Monday, October 21, 2013

Just don't call it a "jail"

Harris County and City of Houston officials learned in 2007 that voters don't want an expanded jail, so this year they're calling it something else. According to coverage from The Bond Buyer (Sept. 30):
Houston Mayor Annise Parker said the ballot proposal is “fundamentally different than what was asked a few years ago, which was about adding onto the county jail. This is a joint city-county project, and the public really appreciates the fact that the city and county are working together closely.”

At this point, likely voters appear to favor the inmate processing center, according to recent polls.

“Maybe it’s because we called it a joint inmate processing center as opposed to a jail, but that’s what’s on the ballot,” said Rice University Political Science professor Bob Stein.  “And more importantly, voters support this regardless of their perception of crime.”

Stein conducted polling for Houston stations KHOU and KHUF that showed 58% of respondents in favor of building the processing center, with 21% opposed.

The 2007 proposal for the jail and processing center was defeated, largely because African-Americans voted overwhelmingly against the measure, according to analysis of those results.

“In 2013, although 58% and by margins of 64 and 61 (percent) Anglos and Hispanics support this proposed initiative, African Americans oppose it slightly, 51-49,” Stein said.  “But I think a 58% margin is good; more importantly, there are no organized groups against this. So I think, the stars are aligned for this to pass and pass by a good margin.”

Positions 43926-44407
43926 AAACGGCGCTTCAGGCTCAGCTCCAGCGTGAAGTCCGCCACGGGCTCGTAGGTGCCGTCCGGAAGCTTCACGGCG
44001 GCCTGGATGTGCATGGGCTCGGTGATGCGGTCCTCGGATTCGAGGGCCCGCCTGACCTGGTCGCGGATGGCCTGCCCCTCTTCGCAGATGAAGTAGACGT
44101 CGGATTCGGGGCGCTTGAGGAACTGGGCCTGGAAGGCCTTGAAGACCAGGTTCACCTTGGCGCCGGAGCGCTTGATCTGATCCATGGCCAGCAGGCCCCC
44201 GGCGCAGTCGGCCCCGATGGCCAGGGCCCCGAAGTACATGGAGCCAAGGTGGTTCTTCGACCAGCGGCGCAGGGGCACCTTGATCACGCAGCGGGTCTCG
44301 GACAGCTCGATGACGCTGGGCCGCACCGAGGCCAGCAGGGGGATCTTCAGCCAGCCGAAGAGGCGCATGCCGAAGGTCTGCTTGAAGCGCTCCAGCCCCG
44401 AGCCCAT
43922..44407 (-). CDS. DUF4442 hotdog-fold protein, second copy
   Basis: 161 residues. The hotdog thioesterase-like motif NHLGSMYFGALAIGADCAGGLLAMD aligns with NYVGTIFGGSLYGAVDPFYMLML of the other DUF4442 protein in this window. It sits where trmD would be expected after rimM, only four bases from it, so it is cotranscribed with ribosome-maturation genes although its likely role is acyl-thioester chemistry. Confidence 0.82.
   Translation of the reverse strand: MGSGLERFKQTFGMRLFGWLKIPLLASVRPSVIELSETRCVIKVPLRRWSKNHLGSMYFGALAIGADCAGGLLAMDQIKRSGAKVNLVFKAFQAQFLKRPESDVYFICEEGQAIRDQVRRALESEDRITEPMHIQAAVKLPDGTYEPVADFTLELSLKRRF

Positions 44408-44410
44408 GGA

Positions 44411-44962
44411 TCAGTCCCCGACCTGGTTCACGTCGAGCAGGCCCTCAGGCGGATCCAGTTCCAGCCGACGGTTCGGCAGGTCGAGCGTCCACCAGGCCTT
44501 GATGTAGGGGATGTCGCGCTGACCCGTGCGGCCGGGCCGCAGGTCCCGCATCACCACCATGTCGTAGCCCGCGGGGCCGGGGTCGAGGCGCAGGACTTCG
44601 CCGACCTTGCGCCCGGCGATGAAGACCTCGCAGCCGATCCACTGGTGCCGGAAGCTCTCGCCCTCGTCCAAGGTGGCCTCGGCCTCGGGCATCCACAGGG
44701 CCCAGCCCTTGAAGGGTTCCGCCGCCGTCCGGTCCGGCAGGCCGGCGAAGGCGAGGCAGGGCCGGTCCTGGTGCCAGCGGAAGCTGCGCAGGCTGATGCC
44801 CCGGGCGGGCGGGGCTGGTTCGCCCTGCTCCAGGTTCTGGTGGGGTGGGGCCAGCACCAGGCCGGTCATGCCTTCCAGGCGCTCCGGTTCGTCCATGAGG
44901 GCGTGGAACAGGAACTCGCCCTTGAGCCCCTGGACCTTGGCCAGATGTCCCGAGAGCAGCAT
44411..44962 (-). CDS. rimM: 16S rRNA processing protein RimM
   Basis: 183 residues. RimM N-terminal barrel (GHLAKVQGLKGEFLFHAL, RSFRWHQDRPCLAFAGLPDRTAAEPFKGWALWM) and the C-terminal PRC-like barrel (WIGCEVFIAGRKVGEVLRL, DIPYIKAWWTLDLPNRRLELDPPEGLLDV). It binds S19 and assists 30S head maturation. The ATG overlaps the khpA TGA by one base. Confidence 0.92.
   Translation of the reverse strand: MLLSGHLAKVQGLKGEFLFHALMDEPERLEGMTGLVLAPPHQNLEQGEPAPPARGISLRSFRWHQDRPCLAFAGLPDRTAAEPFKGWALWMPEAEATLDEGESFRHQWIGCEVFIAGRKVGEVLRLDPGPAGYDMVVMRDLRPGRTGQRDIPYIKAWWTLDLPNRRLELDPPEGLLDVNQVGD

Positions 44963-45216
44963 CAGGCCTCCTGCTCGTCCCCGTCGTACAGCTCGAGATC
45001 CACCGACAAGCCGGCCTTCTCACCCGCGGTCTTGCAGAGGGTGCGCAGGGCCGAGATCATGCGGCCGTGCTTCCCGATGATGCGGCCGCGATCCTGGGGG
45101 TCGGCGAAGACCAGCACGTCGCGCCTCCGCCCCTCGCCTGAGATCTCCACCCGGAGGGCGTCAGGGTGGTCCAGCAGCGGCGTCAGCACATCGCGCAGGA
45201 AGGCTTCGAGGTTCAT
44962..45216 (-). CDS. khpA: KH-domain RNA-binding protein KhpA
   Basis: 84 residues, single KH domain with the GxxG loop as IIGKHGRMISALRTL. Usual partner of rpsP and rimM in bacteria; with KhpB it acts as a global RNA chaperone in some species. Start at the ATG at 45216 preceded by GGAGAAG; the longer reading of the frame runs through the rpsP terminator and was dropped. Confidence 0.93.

Harris County Sheriff Adrian Garcia told KHOU the center would “take the City of Houston out of the jail business, quit the duplication of operations, save the taxpayers money and get cops back out on the street faster.”

The inmate processing center is one of the lower profile issues on the Nov. 5 ballot that will include the election of the Houston mayor and city council. The Houston city elections are likely to bring out more voters from within the city limits than will vote in the suburbs, officials said.
Grits has fewer reservations about the Harris County Jail expansion bonds on the November ballot than I did the 2007 bonds that Houston voters rejected. The Harris jail's overcrowding problem stems from poor decision making by judges more than a lack of capacity, but the jail's booking center does need revamping and I don't mind combining the city and county jail facilities, so long as the city cells actually close.

Still, avoiding the term "jail" on the ballot for jail bonds speaks volumes. Likely somebody polled the terms and figured out the public didn't support expanding the jail but does support processing inmates quicker, as do I. Grits just believes that goal would be better served by reducing pretrial detention, and the only option voters have for achieving that goal at the ballot box would be electing different judges.

MORE: See a Houston Chronicle editorial supporting the bonds.


Lee said...

Scott, most criminal court judges believe that defendants can easily access funds for bond out of their personal wealth according to a set bail schedule that they use.

Gritsforbreakfast said...

If that's true, Lee, given the proportion of defendants declared indigent for purposes of securing counsel, that's a particularly odd cognitive dissonance to think defendants are indigent when it comes to counsel but flush when it comes to making bail.

To sample alternative hypotheses, perhaps those judges believe either a) it's easier for the DA to secure plea bargains and move their dockets with the Ds in jail or b) they believe they'd prefer not to give their friends in the commercial bail industry reasons to avoid giving campaign contributions or even to finance opposing candidates.

claitor said...

At the recent Forum on Pretrial Justice Reform in DC, it was pointed out that out of the millions of Americans being held pretrial in local jails, some 21% are being held there for lack of a $1000 or less. Losing jobs, families, homes because they are too poor to go even a low bail. Like Grits and Lee said, Texas judges might want to reconsider their roles in this destructive system.